It was delightful to see the mountains come up on the horizon after the long slog across the plains from the beach, after two days I turned off the main road and left the city of Bucaramanga behind as the road climbed out of the plains and into the mountains around Zapatcoa.
The contrast between the high rise and dense traffic of the city in the plains and the unpopulated mountain was really stark, I finally felt that Nelson and I were getting off the beaten track and away from the heat as we started up the hairpins and the road turned to gravel.
Once we were over the first ridge there was very little population and no real sign of any cultivation, it was like shifting to a totally different country in a few minutes compared to the plains. The occasional view of the city in the distance could still emphasise the contrast even after the second ridge of the mountains as you can see in the photo above
The roads were a really nice mixture, in some parts like above the road is surfaced but for the most part it was a gravel and rock mixture, which really is what Nelson is built for, speeds around 20 or 30 kph were standard in second gear most of the time. But as the air cooled I was happier and happier that the adventure was really starting after the dual carriageways and tolls of the plains
I had picked out a remote farm homestay as my stopping point for the night, it was a lovely place with very friendly people including the daughter of the family Lena who spent an hour kindly improving my spanish while looking at photos of Poppy and Holly, she was very jealous of Hollys “caballo” or horse and we spend a fun time pointing at things an guessing the spanish and english words for them. I think she found it funny that a grown up could be so stupid in Spanish but I was grateful for the practice and the confidence it gave me.
My friends Debbie and Gary had recommended Gualamaro camping beside the village of Barichara as a little Oasis for Overland travellers, it was a bit of a struggle to find but it lived up to its reputation, perched on a small plateau overlooking a massive valley it felt as if I was setting up camp on a level with the clouds – and I was. As night fell, which is around 6pm here as we are close to the Equator, the clouds and the light created a shifting panaroma that I just watched for about half an hour. Still learning my way around the camera so this is a poor reflection of the scene, it was really impressive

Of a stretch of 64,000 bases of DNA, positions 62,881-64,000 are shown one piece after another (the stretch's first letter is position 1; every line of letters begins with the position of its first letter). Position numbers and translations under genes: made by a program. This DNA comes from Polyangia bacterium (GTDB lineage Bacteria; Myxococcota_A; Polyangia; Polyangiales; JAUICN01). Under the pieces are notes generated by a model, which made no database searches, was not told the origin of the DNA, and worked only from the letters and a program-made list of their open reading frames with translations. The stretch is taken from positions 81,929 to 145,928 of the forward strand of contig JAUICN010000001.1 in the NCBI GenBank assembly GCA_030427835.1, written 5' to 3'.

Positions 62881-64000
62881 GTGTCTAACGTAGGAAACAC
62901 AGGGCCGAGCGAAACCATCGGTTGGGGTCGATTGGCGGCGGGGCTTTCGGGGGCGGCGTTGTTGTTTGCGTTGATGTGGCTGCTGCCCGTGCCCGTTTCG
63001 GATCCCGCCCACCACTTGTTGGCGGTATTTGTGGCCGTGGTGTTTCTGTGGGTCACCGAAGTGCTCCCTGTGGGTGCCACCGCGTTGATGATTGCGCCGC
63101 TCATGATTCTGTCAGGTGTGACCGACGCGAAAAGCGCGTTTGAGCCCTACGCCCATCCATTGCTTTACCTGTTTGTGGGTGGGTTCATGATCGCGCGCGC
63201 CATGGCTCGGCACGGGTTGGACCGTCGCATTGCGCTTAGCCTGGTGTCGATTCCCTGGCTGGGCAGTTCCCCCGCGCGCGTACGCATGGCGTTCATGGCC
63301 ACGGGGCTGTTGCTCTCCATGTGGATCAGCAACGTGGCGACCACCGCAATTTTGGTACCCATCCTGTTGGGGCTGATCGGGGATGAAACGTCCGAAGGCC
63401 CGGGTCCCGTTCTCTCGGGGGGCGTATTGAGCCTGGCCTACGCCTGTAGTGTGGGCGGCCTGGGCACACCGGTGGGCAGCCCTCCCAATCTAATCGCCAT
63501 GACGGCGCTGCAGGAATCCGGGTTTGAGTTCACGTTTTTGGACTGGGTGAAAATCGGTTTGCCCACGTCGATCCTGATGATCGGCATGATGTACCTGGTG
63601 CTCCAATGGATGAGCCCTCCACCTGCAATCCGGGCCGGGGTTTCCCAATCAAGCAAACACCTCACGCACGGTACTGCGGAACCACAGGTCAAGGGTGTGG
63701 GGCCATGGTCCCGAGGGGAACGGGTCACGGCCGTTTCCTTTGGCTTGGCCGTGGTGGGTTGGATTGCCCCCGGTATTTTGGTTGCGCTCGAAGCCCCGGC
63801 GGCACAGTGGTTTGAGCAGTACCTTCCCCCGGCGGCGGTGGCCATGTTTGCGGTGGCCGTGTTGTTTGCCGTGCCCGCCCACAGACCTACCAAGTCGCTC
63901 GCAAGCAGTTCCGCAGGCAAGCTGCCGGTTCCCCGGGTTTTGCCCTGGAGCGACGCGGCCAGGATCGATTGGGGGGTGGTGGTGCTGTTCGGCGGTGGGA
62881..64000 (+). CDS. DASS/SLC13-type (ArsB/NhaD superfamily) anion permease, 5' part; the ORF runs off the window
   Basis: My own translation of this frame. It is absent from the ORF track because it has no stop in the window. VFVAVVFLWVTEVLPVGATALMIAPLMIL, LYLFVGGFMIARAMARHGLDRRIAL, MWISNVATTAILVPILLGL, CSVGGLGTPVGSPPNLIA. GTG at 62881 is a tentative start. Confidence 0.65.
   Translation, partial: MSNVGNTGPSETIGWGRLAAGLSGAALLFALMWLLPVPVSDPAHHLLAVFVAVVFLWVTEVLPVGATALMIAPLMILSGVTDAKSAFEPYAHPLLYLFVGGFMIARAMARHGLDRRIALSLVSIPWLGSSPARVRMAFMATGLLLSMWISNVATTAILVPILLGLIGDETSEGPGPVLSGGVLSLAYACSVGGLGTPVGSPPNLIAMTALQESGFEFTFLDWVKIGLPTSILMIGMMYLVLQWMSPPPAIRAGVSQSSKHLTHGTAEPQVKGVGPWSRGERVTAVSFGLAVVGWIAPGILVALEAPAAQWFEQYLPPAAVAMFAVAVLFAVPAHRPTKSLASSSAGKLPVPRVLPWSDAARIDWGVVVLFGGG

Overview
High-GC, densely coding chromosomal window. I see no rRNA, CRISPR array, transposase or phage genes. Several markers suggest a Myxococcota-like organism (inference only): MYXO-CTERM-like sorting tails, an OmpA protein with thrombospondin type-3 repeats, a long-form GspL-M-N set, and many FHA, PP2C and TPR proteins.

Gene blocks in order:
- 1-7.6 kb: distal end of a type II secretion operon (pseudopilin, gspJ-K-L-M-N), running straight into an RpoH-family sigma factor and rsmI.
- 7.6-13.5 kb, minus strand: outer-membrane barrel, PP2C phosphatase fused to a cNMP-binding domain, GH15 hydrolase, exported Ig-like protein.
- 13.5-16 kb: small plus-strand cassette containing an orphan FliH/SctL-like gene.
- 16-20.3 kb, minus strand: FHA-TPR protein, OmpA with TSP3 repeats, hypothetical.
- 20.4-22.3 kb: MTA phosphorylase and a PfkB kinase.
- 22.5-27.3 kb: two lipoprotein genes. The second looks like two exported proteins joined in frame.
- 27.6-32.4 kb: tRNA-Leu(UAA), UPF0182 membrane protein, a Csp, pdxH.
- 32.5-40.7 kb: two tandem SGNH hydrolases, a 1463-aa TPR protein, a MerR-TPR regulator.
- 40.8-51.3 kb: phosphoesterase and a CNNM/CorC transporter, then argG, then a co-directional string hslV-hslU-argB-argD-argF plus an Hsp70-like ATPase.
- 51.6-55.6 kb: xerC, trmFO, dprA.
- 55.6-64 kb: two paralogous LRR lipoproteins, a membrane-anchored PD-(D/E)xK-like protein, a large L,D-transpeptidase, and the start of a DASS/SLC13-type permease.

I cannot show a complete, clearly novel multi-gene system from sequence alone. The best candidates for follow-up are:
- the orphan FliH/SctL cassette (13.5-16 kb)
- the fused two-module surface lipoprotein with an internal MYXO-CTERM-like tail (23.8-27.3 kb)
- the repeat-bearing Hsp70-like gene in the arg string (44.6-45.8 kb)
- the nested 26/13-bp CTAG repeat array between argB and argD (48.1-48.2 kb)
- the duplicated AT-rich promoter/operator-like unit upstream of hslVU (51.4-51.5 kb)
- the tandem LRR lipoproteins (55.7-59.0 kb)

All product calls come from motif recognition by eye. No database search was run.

In the morning there were more treats in store at Gualamaro camping, the hosts make fresh bread that can be ordered the night before, with fridge porridge and fresh coffee a perfect start to the morning.
Just when I thought it could not get better, the very tasteful outdoor hot shower was just bliss, in all the places I have stayed in Colombia the showers were cold (and to be fair at the coast a cold shower was a relief. They also had a washing machine I could use so all the bedding and clothes from the days in the heat were washed, and dried on the line in an hour, so the whole truck (and me) smells wonderful and a great improvement from the stale damp smell that had been growing over the last few days.
The campsite is a favourite with Overlanders so over the two days I was there I met up with quite a few people, getting tips from those heading north and making plans with a couple from US/Austraila (Kristina and Josh Wilson) who are basically on the same timetable in a Mitsubushi !
This stop has been a great refresher for me, and validates the basic plan I have to put rest days into the schedule to catch up, do my admin (including my blogs) and to mix with other overlanding folks.